103 In
5 2.5 0 5 10 15
plane strain plane stress
n
Fig. 10.6 : Value of the variable In for plane strain and plane stress.
10.3.3
Jintegral crack growth criterion
We saw that the Jintegral can replace the energy release rate in LEFM and is related to the stress intensity factor. In NLFM, where the material behavior is described by the general RambergOsgood relation, the Jintegral characterizes the stress at the crack tip. It is thus obvious that it can be used in a crack growth criterion. Calculation of its value is easily done, due to the fact that the integration path can be chosen arbitrarily. Critical values have to be measured according to normalized experiments.
J = Jc
104
Chapter 11
Numerical fracture mechanics
In the crack growth criteria of LEFM and NLFM, a crack growth parameter has to be calculated and compared to a critical value, which is known from experiments. Crack parameters, G, K, δt and J, can be calculated analytically, but this is only possible with great mathematical eﬀort and even then for rather simple cases. When such solutions exist, they can often be found in literature. Using numerical methods, it is possible to calculate their values rather straightforwardly, also for practical problems. Finite element programs are widely available and can be used for the numerical calculation of crack growth parameters. Although special procedures are developed and implemented, the use of standard elements is possible after a minor adaptation of the element mesh. Calculation of the Jintegral is often implemented as a standard option. With the ﬁnite element method it is also possible to simulate crack propagation. Several techniques are used and new ones are still under development. Besides the ﬁnite element method, the boundary element method is used in numerical fracture mechanics. Commercial programs for BEM are available although not so widespread as for FEM.
11.1
Quadratic elements
For twodimensional ﬁnite element analyses, the 8node plane stress or plane strain element gives accurate results for most mechanical problems. The displacement of an internal element point is interpolated quadratically between the nodal displacements. Although initially the element edges are straight lines, after deformation they may become of parabolic shape. Interpolation or shape functions are used for this purpose, which are a function of two local socalled isoparametric coordinates ξ1 and ξ2 , which have values between 1 and +1. The ξ1 , ξ2 coordinate system is not orthonormal, because the axes are not perpendicular. Strains, which are derivatives of the displacements, are more or less linear in the local coordinates and this is also the case for the stresses, which are proportional to the strains. It has to be said that these statements are not valid when nonlinear straindisplacement and stressstrain relations are used.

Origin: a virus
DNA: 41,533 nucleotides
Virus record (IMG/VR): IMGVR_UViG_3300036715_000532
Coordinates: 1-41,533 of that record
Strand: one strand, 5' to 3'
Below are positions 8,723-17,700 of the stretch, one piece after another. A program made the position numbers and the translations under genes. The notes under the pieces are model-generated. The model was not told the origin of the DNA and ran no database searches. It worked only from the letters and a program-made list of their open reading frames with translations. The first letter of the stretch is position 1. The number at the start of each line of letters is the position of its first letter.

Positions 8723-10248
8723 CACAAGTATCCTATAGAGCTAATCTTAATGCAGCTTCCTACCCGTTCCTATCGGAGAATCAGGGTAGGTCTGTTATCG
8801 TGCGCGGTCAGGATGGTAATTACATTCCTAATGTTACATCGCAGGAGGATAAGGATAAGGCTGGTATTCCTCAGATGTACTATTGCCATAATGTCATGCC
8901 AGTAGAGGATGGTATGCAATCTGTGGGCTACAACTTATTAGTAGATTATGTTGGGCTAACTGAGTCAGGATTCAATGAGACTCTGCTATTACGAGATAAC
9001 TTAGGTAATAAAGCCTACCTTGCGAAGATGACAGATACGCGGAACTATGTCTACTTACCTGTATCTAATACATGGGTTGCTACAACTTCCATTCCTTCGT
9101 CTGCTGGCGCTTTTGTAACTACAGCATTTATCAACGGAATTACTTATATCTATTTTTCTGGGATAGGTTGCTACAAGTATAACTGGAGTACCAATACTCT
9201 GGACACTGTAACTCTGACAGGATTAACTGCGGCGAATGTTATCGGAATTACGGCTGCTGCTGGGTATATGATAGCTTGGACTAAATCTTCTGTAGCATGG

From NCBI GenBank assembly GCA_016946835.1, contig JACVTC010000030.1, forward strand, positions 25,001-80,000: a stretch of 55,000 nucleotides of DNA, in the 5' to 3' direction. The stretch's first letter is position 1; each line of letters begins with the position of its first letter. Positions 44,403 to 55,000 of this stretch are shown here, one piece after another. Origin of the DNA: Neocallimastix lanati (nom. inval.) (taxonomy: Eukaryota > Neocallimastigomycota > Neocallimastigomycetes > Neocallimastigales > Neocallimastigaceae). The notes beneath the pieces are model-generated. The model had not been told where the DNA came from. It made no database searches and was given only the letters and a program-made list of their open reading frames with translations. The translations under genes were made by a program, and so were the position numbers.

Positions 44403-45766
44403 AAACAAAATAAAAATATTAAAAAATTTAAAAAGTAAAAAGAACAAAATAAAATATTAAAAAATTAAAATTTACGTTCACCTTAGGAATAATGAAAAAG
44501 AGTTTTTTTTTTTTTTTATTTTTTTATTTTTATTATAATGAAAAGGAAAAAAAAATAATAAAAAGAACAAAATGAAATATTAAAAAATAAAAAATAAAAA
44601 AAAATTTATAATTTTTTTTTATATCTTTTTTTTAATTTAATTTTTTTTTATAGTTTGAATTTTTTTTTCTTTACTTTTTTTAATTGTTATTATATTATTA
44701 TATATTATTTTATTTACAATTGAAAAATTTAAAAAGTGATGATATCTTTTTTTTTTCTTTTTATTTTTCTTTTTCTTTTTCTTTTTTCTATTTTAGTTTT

105
which is not described by the element interpolation functions.e. Fig. 11. it is found that reﬁning the mesh at the crack tip will not lead to convergence. However. 11. further reﬁnement will always render diﬀerent results. 11. The very steep stress gradient at the crack tip can only be described with a lot of small elements.106 ξ2 4 8 1 3 7 6 6 5 2 1 8 5 2 5 3 7 4 7 ξ2 ξ1 3 ξ1 6 2 4 8 1 Fig.1 : Quadratic elements with 8 nodal points. The reason for this unacceptable mesh dependency is the singularity in the stress ﬁeld. theory says that the stresses at √ the crack tip are proportional to 1/ r.2 : Crack tip mesh. . Where the crack has opened. with r the distance to the crack tip. the nodes of elements above and below the crack may coincide. but must not be connected.2 Crack tip mesh The ﬁgure shows part of the element mesh around the crack tip. i. When the material is assumed to be linearly elastic.
However. where two midside points are repositioned towards one corner node. 4 7 3 3 6 5 6 4 2 4 8 1 7 p 5 3p 3 6 2 4 1 2 3 8 1 5 p 3p 2 1 Fig. They are standard 8node quadrilateral or 6node triangular elements. It can be proved that they √ describe the 1/ rstress ﬁeld singularity at the crack tip accurately. This results in a socalled enriched element. The big advantage is that they allow the use of standard ﬁnite element packages. which is only usable at the crack tip. One solution is to change the interpolation function of the element in such a way that the crack tip ﬁeld is included. Quarter point elements are also referred to as Distorted Quadratic Quadrilateral or Triangle. 11. Another solution may be found in application of a modiﬁed variational principle as the basis for the ﬁnite element equations. Using enriched or hybrid elements implies implementation of these elements and sometimes new solution techniques in the FEM program. which may be very unfeasable. which is located in the node towards which the midside nodes are moved. where three points of the 8node quadrilateral element are situated at the same location. Quarter point elements can be made very easily at the crack tip by replacing some midside nodes of the element mesh. which are slightly adapted into socalled quarter point elements. there is a possibility to calculate the crack tip stress ﬁeld very accurately with standard 8node elements. when a commercial program is used. but not connected.107 11. such that they divide there side in the ratio 1:3. The resulting element is a hybrid element. . A linear 4node quadrilateral element can be collapsed into a triangle and it appears to describe a 1/r singularity very accurately.4 Quarter point elements Quarter point elements are devised by Barsoum in 1976 [2] as a simple means to describe the stress singularity at the crack tip. They are used at the crack tip. are still being sought and found. 11. where stresses are unknown nodal variables. Another suitable solution is to use a Collapsed Quadratic Quadrilateral.3 Special elements Solutions to circumvent the shortcomings of the standard 8node element to describe the crack tip stresses well.3 : Quarter point and collapsed elements.